I've watched this story about 7 times now and I'm still curious if Dr. Vera Triplet actually "agreed" with anything Ray Nagin said:
The dangling Nagin quote was, "I just think having...the number of candidates in the race...is gonna split the vote...whether you're talking white, black, hispanic, whatever....and we as a community need to consolidate around one candidate."
The reporter says Dr. Triplet agrees and supports Nagin because of this off camera sentiment : "The mayor's words make sense, as long as they have nothing to do with race."
It seems to me she deflected, not agreed.
So the question becomes what did Nagin mean by, "we as a community."
Why did he feel the need to inject race in the discussion to begin with, and what does he mean by "we as a community" ?
I don't know the answer, but I would love to see the unedited interview with Dr. Triplet.
I'd actually like to see hours of unedited interviews with Dr. Triplet cause I really dig her perspective.
unfortunately for our nation as a whole race will more than likely always be some sort of factor one way or another. one of the biggest myth's i've heard in the time i've spent in new orleans is that atlanta passed up new orleans because they got over race in the 70's. nothing could be further from the truth. just look at their mayoral election this past week. people voted along racial lines. also a lot of corupption in atlanta politics just like everywhere else. race maybe more complex in new orleans than most other places because of the light skinned-dark skinned animosity that was prevalent here. but the biggest reason in my opinion new orleans has not advanced is so many of its residents expect new orleans to fail and some even get enjoyment when things do go wrong here.
This is simple:
WBOk and people who appear on WBOK think only "the community" is listening.
WBOK is run by Vincent Sylvain (why does this name not get raised more? and people behind the machine behind Nagin. Read the New Orleans Agenda some time, it's all there. CWL has allowed the use of city council chambers for these people before. Sylvain's relative [sister?] works as No. 2 CAO or something similar to Nagin.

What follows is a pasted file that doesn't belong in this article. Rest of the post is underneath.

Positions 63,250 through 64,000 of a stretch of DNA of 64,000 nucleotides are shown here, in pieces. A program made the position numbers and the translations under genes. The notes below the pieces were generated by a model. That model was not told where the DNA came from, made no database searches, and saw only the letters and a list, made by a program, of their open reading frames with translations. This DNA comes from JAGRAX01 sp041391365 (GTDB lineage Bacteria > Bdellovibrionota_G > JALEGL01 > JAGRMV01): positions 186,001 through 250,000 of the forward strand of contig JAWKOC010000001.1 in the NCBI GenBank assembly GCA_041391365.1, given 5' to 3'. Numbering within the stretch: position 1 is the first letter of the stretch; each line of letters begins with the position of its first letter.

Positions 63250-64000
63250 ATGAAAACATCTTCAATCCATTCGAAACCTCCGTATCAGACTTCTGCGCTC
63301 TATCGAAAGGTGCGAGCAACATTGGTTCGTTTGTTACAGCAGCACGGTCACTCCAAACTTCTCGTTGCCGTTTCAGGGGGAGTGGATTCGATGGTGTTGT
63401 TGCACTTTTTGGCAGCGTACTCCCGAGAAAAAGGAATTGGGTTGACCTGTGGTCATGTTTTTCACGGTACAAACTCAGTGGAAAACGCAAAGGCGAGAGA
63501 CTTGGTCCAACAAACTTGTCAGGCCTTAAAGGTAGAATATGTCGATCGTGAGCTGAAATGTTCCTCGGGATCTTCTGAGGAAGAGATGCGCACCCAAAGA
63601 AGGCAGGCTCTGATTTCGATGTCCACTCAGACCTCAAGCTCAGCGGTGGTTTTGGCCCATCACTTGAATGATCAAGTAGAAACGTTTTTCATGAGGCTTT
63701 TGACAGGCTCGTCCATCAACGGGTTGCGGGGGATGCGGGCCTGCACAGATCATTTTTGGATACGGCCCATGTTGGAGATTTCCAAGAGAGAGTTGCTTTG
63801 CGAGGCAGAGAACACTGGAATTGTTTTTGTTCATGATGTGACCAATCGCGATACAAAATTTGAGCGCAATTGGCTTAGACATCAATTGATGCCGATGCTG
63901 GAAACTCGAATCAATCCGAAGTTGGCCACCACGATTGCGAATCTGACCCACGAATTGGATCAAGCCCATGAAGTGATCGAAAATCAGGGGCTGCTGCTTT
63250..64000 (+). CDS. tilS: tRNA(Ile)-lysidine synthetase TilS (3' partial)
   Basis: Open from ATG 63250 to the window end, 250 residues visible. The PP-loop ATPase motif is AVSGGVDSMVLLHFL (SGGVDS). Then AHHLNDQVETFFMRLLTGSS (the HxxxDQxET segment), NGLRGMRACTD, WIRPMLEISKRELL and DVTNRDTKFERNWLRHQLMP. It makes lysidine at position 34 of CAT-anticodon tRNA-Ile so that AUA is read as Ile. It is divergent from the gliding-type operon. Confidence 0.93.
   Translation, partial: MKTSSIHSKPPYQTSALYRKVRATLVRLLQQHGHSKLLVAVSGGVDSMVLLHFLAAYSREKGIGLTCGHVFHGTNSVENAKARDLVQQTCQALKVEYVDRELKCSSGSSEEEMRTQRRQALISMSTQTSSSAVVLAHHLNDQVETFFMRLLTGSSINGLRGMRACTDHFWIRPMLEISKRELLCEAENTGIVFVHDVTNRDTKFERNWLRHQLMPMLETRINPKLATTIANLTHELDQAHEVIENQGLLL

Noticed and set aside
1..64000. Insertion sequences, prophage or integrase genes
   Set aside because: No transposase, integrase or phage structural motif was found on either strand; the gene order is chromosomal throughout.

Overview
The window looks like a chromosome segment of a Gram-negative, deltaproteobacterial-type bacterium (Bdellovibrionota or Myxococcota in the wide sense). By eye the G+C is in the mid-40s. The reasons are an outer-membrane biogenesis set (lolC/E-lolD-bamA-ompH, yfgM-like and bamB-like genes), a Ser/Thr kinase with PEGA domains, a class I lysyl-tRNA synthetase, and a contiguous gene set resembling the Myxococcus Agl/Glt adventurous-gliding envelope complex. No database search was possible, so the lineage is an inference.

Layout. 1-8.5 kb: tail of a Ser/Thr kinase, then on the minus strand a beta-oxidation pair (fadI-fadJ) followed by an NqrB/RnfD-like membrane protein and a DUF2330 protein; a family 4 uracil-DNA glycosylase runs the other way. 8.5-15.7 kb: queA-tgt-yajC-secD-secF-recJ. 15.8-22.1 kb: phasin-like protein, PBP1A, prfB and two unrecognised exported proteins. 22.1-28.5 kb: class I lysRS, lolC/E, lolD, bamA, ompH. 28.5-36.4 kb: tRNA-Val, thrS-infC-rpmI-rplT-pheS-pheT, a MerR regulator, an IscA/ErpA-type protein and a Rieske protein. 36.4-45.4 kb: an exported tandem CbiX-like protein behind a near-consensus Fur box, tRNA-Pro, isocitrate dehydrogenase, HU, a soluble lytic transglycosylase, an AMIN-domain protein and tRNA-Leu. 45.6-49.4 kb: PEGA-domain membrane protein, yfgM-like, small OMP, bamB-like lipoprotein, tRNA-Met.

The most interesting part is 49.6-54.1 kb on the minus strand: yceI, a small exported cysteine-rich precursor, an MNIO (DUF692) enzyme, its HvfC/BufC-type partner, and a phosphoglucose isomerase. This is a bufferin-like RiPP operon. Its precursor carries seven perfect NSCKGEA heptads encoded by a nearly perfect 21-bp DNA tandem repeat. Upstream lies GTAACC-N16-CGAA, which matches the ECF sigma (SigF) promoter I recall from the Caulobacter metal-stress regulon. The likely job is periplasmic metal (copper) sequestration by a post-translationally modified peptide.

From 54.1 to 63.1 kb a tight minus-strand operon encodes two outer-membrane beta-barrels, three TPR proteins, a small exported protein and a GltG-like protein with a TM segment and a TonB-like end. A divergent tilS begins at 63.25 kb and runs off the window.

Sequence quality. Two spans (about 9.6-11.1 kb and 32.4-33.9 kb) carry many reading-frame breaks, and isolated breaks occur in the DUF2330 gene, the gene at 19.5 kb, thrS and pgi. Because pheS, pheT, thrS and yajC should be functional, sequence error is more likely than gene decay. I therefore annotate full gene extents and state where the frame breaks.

Sylvain has been holding "roundtables" for months saying just what Nagin said here - no suprise to me that Nagin just said the same thing. They've also said that "shrinking the footprint" and loss of governmental power are basically the only polling issues that generate any interest whatsoever and that those are the wedge issues that will get "the community" to the polls.
One more time for the bloggers out there: WHO is the nagin stand-in in this race? Yes, there may be more than one.
Right now, at this moment, WBOK has a guest that sounds like one of the garbage vendors, railing against the cuts to the garbage contracts.
Praise for Veronia White and the "contribution" of the garbage vendors to the City's economy all around.
I think what Dr. Triplet is stating is in direct contradiction to Nagin's comments. Maybe she was read the quotes. Hence, she doesn't have the benefit of stage and inflection, and is responding cautiously. Whatever the case, one would have to be highly delusional or just plain ignorant to believe that Nagin's use of the word "community" isn't code for the African American community. It's easy to see when he says something like